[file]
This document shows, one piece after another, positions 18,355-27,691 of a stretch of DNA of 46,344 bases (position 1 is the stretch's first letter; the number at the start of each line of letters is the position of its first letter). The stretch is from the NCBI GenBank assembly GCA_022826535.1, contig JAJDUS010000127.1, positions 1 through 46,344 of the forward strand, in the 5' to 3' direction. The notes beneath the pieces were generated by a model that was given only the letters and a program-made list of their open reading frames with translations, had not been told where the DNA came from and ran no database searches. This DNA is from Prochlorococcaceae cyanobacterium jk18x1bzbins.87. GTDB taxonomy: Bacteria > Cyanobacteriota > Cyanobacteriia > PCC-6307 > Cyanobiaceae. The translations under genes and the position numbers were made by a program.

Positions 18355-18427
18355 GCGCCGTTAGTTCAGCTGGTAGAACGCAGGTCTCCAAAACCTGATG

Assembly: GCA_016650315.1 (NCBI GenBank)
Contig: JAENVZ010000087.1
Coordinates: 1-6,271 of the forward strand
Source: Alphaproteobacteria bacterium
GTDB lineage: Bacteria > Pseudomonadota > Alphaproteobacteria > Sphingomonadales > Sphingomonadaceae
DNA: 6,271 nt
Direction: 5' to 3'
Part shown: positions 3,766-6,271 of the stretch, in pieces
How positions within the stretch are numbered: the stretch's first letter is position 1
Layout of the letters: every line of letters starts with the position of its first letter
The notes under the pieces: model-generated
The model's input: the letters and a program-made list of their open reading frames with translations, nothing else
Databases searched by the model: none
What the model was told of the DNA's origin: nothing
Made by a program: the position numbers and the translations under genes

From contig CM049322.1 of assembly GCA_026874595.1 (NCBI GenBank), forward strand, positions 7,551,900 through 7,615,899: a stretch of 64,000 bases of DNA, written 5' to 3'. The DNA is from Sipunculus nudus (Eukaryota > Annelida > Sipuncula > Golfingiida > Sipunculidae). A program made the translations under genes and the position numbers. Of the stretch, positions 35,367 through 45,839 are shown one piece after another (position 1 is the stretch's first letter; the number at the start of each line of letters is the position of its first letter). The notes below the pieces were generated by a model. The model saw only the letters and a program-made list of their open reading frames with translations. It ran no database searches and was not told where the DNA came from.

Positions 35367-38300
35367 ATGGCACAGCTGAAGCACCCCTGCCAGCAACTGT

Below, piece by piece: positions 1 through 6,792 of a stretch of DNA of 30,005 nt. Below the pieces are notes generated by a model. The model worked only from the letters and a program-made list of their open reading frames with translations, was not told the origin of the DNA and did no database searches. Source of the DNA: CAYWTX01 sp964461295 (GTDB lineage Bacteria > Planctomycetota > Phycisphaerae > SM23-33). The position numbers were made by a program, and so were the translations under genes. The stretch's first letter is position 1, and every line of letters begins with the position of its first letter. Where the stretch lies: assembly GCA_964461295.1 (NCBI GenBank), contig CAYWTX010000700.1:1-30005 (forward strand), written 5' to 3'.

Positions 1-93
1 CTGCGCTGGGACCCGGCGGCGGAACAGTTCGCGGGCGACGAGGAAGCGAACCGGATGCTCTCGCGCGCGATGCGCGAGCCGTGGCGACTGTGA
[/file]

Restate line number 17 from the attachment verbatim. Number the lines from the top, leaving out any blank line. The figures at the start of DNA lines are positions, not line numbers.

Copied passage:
What the model was told of the DNA's origin: nothing